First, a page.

Beyond the near-perfection of expensive methods by which to jack off our downtime, the current fulmination of entertainment technology has organically empowered the engines of speculative fiction. The sacred texts of restless kids and discontented geeks for most of the last half-century, sci-fi culture (broadly defined as it is) now rules over our various frequencies. It’s not going too far to state that there are probably more outer-limit Web sites pulsing through the wires right now than there have been regular periodicals published in the history of mankind, and with every minute, our accelerated-particle proximity with the techno-nuts futures we’ve been dreaming about since Bikini Atoll is inducing a collective phantasia.
Broadcaster and Web colonizer both, the Sci-Fi Channel is merely a symptom, and it’s no surprise that its first film festival, augmented heavily by online material and donating all profits to the Independent Feature Project, needed to dig deep into the garden for artifacts that hadn’t already been overscreened, analyzed, and co-opted. (Programmed movies aren’t the only attraction: The SFC people have also erected “an interactive screening environment created by renowned designers Filmschool and BIG Room,” featuring a multiscreen barrage of sci-fi clips and images.) Rarely seen shorts, many taken from the channel’s Exposure series, are one of the ways to beat the clock; of the highlights here, you think you’d need to see Tim Burton’s Vincent (as in Price), an adoring tribute to the rotten psychotronic thesp whom Burton holds so close, like so much other childhood dross, to his heart. Jim Gillespie’s Joy Ride and Peter Besson’s Accident are fun, nasty résumé shorts enjoyable for their brevity, but a few Alex Proyas selections raise the bar on everybody, particularly his 1980 student film Groping, a stop-motion nighttime shiver that makes you wish some filmmakers would stick to shorts forever.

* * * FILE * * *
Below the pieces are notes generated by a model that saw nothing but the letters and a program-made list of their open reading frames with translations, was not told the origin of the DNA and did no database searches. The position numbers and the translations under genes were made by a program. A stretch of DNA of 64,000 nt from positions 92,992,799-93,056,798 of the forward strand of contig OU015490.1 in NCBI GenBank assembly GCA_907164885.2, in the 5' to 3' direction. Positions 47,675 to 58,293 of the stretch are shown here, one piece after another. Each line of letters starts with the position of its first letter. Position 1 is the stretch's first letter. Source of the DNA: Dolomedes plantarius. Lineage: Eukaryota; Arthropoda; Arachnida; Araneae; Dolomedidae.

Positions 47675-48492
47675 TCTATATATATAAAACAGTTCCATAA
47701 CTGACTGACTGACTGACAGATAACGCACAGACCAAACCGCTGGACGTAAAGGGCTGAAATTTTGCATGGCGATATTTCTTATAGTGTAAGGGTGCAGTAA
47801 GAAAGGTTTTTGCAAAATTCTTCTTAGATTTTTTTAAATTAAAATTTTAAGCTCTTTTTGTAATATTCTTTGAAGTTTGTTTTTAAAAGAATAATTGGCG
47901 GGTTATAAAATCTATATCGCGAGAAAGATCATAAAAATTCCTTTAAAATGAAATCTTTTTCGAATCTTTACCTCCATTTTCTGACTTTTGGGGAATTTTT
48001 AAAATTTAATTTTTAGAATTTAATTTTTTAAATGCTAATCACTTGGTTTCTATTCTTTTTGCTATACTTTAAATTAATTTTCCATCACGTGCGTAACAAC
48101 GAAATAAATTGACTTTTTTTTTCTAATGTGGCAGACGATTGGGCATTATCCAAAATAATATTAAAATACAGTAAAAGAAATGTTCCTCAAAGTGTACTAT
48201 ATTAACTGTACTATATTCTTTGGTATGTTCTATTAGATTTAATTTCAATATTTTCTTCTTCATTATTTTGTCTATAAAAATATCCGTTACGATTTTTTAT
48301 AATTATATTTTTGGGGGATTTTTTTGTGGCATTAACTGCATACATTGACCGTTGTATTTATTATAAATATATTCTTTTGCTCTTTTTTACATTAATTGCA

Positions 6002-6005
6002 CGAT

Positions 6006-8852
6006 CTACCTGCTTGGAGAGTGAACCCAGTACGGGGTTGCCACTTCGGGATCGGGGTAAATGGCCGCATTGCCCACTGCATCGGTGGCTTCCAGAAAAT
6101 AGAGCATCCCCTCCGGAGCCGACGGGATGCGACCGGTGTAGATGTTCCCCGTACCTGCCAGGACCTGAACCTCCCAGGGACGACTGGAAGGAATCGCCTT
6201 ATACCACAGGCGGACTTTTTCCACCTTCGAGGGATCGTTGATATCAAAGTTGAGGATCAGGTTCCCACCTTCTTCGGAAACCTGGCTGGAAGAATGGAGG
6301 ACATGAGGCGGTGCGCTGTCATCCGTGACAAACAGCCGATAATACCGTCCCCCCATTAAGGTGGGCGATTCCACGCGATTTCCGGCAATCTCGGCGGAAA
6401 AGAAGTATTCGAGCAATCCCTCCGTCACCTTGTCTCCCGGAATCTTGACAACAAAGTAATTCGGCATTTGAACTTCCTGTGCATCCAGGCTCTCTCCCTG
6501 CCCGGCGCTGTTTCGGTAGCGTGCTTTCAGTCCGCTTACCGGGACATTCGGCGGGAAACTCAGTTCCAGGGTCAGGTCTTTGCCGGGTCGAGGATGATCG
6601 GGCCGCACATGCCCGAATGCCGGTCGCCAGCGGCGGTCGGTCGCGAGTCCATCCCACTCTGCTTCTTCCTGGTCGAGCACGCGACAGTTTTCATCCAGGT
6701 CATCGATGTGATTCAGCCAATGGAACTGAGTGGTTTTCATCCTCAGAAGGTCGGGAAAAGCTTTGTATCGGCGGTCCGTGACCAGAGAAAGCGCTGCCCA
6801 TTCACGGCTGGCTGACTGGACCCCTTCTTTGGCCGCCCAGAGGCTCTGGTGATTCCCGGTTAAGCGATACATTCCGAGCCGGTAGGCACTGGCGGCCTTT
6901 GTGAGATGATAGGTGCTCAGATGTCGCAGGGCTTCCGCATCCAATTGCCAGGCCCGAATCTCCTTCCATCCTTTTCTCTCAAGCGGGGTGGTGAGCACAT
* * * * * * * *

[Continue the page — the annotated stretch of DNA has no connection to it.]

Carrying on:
Among the features, Geoffrey Wright’s half-parody of teen-slasher movies Cherry Falls and the hagiographic doc The Gospel According to Philip K. Dick come with cachet, but surely the prize—in terms of giving the arcana-seeking subcults what they want, at least—is the newly rediscovered 1965 freakazoid Incubus, a medieval-style morality play written and directed by The Outer Limits‘ Leslie Stevens, shot in Big Sur by Conrad Hall, and starring a pre-Kirk William Shatner as a soldier fending off the spiteful ambitions of beautiful blond demon Allyson Ames. Never released in the U.S., Stevens’s bizarre labor of love was the first film made entirely in Esperanto; the cast’s phonetic readings make it sound like an Italo-Czech mismating—or one of those satanic languages screenwriters used to make up for movies just like this one. For Shatner, bless him, it seemed as if it were mousse melting in his mouth; for the rest of us, there’s a luxury no one got in 1965: subtitles.
This article from the Village Voice Archive was posted on August 1, 2000